With a career spanning seven decades (from 1951 to present), Al Albrecht is passionate about manufacturing technology for its potential to enhance lives, solve challenges, boost economies, and defend countries. You can’t help but be inspired as Albrecht shares his career highlights, the changes he’s seen, the transformations he believes are coming, and the dynamic careers the industry offers.“Albrecht is one of a few remaining from the Greatest Generation. He lived through the Great Depression, served three years in WWII, was educated on the GI Bill of Rights--earning a B.S. in engineering from Ohio State University in 1951--and has been employed longer than anyone I know in manufacturing technology,” says Peter Eelman, the Association For Manufacturing Technology's (AMT) CXO & vice president.Saturday Mornings with DadAlbrecht’s love for the industry began as a boy accompanying his father on Saturday mornings to Forsberg Manufacturing Company in Bridgeport, Conn., where he was superintendent. Albrecht remembers feeling fascinated watching employees operate the machines.Star-Studded BrandsHe learned the business at Monarch Machine Tool Company in Sydney, Ohio; the sales and marketing at Kennametal, Inc., in Latrobe, Penn.; the conglomerate mindset at Waterbury Farrel-Jones & Lamson, a division of Textron; and the management and ownership when he purchased NATCO in Richmond, Ind.Part of the Boeing 747 TeamAlbrecht lights up as he recalls working on the jumbo jet. “The landing gears for the Boeing 747 were beyond anything you could have dreamed of at that time. They were so huge that they had to be bored from inside of a large casting, which required a completely different approach and different machine tool.”Eyewitness to Technology AdvancementsIn the early decades of his career, he remembers the introduction of Computer Numerical Control (CNC) and its dramatic impact on the transformation of the 1940s stand-alone, one-person-operated machine into today’s smart factory abuzz with multiple connected autonomous machines.“When I started in manufacturing, we took six to eight hours to set up machines to mass produce thousands of parts,” says Albrecht. “The introduction of CNC gave us a completely different way of manufacturing. Today it may take 30 minutes or less to set up a machine. An operator can monitor multiple machines with a digital device from a Florida beach. Today you can design a part on the computer, send it to the machine, and automatically get your part.”Spirit of InnovationNot only did he live through the transformation of the machine tool into manufacturing technology, but he also experienced the thrill of constant innovation. Early on Albrecht sensed that manufacturers have the ability and the passion “to do better, do it correctly, and get it done.” He believes the healthy competition among manufacturers provides an environment conducive to continuously innovate and achieve greater heights.Immense Value in Manufacturing TechnologyAlbrecht explains how careers in advanced manufacturing not only promise innovative work, but also offer prosperity to people and contribute positively to a country’s economic well-being and national security.It’s Digital. It’s Fun.Albrecht wants more young people to pursue careers in manufacturing. As he says, “It’s digital, engaging, rewarding, and absolutely fun.”Get Ready for a Technology TransformationAlbrecht believes digitization is changing advanced manufacturing and that we are on the verge of another manufacturing transformation. “Today, revolutionary new technology and advancements like MTConnect® [an open-source standard] that enables machines to communicate like never before,” says Albrecht. “We’re at the verge of a new generation of manufacturing technology.” He encourages young people to pursue paths of study that prepare for careers in advanced manufacturing.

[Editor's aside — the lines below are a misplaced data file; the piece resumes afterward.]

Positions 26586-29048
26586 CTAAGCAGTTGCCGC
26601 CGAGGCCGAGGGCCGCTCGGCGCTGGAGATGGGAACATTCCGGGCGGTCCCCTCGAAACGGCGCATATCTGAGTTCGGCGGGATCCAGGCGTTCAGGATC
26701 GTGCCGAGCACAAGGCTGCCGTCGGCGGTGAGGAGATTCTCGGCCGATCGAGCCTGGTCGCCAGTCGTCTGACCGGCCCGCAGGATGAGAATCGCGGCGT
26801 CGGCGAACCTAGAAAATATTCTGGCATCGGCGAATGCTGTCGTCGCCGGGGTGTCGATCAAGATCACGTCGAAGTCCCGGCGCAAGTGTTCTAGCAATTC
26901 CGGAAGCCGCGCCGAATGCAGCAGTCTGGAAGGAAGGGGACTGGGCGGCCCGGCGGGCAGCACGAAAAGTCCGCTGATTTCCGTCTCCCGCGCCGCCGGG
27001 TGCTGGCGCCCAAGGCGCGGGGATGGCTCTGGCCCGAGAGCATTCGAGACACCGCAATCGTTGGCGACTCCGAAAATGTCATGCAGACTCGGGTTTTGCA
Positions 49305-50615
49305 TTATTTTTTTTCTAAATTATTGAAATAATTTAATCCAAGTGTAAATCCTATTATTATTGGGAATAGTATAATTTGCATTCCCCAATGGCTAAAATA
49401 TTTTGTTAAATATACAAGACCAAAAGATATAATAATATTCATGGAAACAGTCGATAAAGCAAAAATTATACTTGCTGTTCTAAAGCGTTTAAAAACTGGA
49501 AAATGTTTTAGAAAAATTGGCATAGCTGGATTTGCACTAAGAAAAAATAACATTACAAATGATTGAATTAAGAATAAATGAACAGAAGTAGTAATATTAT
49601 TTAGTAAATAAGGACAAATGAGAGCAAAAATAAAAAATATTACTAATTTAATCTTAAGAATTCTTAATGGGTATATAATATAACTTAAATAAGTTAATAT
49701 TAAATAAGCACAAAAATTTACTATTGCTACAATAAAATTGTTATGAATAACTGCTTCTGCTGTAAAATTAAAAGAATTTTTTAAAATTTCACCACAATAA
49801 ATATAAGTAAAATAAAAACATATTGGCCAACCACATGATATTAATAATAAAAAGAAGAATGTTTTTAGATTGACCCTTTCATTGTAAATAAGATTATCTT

Gain insight into a profession that is bursting with innovation and opportunity. Hear why industry legend nonagenarian Al Albrecht, who has spent seven decades in advanced manufacturing, believes the best is coming.